Eendragtspolder, they’ve also developed a national GPS-guided app which informs
a resident of how far below sea level they are at any given moment. Dutch
children must also learn to swim in clothes and shoes if they want to use a
public pool unrestricted.
short, the Netherlands has reinvented itself as a world leader in environmental
ingenuity. They’ve demonstrated the potential of new technologies for water
management, not only in places like Rotterdam but domestic cities like New York
or Los Angeles. Of course, these cities and similar areas have their own
methods of water management, combating climate change with techniques that are
slightly more familiar.
Reclaiming U.S. Shorelines
Netherlands is proactive with climate change, preparing for issues far in
advance of an emergency situation. They focus on prevention instead of damage
control. While this is effective, and far less costly than the alternative,
certain communities in high-risk areas don’t have the resources to integrate a
program like “Room for the River.”
These coastal towns and cities can only reinforce their existing defenses and reclaim their shorelines after the disaster has passed. To that end, they have several solutions for reclamation in the aftermath of an extreme weather event. The process of dredging has proven value for the rehabilitation of an affected area.
specifically, dredging is beneficial for sediment removal and shoreline or
beachfront restoration. It effectively clears an obstructed waterway through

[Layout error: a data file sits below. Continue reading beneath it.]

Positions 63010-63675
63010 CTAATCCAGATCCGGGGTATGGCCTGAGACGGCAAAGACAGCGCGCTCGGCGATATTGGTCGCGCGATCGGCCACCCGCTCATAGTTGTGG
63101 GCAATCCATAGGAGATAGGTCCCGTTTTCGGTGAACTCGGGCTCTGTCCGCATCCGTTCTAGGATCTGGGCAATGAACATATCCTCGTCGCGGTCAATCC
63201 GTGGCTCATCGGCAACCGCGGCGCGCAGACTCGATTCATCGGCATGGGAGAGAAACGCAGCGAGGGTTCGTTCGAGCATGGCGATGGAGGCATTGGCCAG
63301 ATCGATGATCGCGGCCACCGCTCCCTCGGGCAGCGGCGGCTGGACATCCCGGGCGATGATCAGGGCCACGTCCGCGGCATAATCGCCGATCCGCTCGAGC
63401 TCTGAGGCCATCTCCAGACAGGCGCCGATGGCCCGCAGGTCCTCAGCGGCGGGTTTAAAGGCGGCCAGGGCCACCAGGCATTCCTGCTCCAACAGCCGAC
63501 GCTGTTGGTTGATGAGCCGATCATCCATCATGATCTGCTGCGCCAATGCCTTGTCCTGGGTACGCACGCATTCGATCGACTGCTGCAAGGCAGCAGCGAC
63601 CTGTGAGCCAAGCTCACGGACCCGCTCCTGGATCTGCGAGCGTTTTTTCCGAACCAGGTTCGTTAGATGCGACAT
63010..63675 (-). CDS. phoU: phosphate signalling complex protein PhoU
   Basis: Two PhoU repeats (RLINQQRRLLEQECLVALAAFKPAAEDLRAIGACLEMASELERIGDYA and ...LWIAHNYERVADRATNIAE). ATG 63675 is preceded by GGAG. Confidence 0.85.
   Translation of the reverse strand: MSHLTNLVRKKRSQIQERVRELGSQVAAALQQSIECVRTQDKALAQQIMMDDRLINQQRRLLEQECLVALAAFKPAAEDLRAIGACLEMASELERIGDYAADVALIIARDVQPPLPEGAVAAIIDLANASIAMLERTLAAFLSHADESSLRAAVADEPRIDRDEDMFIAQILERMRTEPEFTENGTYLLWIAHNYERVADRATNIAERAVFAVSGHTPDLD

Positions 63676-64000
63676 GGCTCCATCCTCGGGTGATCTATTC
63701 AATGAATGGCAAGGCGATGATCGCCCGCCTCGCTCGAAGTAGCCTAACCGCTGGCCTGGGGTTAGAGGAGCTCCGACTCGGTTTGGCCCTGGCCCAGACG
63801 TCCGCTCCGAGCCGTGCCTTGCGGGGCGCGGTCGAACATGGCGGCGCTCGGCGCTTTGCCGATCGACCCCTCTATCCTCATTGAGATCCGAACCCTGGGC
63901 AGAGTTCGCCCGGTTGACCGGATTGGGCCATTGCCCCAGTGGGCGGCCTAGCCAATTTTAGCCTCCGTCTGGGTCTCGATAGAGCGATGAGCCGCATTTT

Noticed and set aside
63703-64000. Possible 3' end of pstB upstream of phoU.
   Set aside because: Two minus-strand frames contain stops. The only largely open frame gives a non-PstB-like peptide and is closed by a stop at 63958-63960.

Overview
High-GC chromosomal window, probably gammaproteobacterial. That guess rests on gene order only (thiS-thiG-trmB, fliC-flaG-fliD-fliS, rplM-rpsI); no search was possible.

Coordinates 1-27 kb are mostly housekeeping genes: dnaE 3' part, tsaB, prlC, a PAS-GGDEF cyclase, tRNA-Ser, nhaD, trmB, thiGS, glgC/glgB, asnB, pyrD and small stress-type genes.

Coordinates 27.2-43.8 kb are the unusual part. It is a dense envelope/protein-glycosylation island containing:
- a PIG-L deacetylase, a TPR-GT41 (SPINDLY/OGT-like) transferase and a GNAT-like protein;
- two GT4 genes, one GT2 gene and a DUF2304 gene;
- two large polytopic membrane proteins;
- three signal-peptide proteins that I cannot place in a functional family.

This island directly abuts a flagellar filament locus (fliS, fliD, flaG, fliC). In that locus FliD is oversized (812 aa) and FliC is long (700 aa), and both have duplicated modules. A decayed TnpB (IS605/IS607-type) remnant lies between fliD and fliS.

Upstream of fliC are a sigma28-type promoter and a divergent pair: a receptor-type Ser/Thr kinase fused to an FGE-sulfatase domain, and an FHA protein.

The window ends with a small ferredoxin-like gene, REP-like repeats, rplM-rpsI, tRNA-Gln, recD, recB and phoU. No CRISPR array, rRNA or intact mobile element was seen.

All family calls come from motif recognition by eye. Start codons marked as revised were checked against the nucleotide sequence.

the relocation of silt, sand, gravel and other subaqueous materials that create
blockages. This facilitates the recovery of a community and keeps their ports
navigable for recreational and commercial users.
Communities also have to consider the subject of debris management as they attend to their shorelines. It’s essential to establish a strategy that determines the details of collection and removal: who collects the debris, when they should collect specific debris streams, where to haul the debris and how to communicate the plan to the public.
significant number of people have to coordinate to maintain the quality of a
shoreline. With dredging and debris management, they can gradually begin to
address the damage from a natural disaster. Of course, these strategies for
containing the effects of climate change aren’t always the most attractive,
especially among other options.
Combating Climate Change
typical solutions for sea level rise — such as sea walls — are quickly losing
their appeal with the introduction of alternate techniques. Boston was intent
on building a massive sea wall before they turned their attention to other
methods of water management. An $11 billion investment in a wall no longer
seemed like the best course of action when they reviewed their options.
City planners have shown interest in the Dutch concept of coexisting with water. They’ve seen the success of the Netherlands’ reservoirs and they want to apply the idea in Boston. Their reimagined waterfront would handle at least 21 inches of sea level rise by channeling water into parks — 67 acres of green space along the water with the restoration of 122 tidal acres.